I originally got this idea from this site: http://www.coolest-homemade-costumes.com/peanut-costume.html but thought it could be done a little better and with more explanation.

I started using garden wire for the frame. You can pick this up at any big box home improvement store. I used 4′ x 50′, and used probably 30′ worth. The costume is made in three separate parts: body, head and hat. I made a prototype for each section so I could get the width and proportions correct. Then, after making sure I could get it on (and get through the door), I made the final versions. This is important, because you don’t want to build your costume and then not be able to get it on or get it out of the basement. Don’t forget to cut arm holes in the head before you attach it to the body. Really, your arms come more out of the head then the body. The holes are right on the connection line.

As for the covering, it’s paper mache. I used 1 part water to 1 part flour and it worked great. Don’t waste your money on glue or paste. I ended up using about 2 pounds of flour though, so be prepared. Also, fans or even small space heaters will greatly speed up the drying process. Otherwise a single coat could take 2 days to dry. The newspaper was torn into 2″-3″ strips, run through the batter and laid flat. Try to lay it as flat as possible so you don’t have to sand or trim it later. Then spray paint it yellow and black. Apply the face and you’re done. I cut the face out of tag board and colored it black with a Sharpie. Also, I used two duffel bag straps on the inside so it really “hung” on me. This is recommended versus letting the frame rest on your shoulders (ouch!).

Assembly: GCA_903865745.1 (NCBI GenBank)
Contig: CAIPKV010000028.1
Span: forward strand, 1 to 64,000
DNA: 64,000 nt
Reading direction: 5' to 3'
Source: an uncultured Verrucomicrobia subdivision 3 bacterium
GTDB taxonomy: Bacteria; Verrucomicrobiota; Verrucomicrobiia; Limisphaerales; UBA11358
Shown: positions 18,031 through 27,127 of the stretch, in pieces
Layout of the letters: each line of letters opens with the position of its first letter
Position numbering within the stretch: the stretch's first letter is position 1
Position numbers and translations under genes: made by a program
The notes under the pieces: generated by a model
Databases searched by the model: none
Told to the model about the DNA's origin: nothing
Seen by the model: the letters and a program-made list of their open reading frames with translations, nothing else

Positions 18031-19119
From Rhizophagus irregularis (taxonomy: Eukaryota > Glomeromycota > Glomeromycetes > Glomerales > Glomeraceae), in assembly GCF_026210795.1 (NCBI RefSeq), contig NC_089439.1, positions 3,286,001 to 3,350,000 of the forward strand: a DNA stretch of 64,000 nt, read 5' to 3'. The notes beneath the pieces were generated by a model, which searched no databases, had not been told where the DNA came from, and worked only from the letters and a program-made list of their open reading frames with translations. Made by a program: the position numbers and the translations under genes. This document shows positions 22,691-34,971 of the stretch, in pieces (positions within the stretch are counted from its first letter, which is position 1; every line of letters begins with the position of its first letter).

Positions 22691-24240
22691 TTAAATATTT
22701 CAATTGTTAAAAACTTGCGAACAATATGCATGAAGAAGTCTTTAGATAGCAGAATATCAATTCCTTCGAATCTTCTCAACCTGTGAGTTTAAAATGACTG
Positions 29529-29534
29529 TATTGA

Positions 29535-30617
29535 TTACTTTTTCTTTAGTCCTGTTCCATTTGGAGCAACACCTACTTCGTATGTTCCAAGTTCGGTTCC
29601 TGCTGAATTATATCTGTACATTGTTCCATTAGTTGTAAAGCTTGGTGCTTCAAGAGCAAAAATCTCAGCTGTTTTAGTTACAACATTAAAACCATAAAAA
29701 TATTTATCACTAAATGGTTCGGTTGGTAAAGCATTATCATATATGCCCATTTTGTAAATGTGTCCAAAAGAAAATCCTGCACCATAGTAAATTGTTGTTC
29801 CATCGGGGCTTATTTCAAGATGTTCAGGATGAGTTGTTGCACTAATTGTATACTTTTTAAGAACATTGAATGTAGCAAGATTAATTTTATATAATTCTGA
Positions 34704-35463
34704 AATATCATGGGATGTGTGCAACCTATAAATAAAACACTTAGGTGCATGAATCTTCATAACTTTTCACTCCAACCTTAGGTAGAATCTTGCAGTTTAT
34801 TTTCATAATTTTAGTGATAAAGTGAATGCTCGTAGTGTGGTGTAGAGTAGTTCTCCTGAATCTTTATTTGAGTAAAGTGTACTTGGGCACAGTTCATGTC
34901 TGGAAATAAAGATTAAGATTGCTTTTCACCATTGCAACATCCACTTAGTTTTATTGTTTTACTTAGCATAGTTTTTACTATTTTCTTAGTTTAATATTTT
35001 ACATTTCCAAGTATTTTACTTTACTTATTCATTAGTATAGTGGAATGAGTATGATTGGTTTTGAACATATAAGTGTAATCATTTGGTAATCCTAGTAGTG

The outfit was mostly Good Will. If you can’t find spats (I couldn’t), use white tube socks with the ends cut out and just pull them over some black dress shoes. The rest is just black pants, black shirt and white gloves. And don’t forget the cane! I used a bamboo one from a costume store ($2) and painted it black. Also, don’t forget the eye holes. I cut three small holes just below the brim. This worked perfectly. I had planned on using some type of sheer material, but this would have made it hard to see at the bar since it was kind of dark already.

This costume was a big hit. Of course it won first place at the party we were at. In the end, it took about 40 hours over 2 weeks and cost only $35 to make. I’d recommend starting earlier than I did. I spent a lot of late nights finishing up. But it was definitely worth it! Now it sits in my party room as a reminder of the best Halloween costume ever!

Mr. Peanut Costume

Mr. Peanut Costume

Mr. Peanut Costume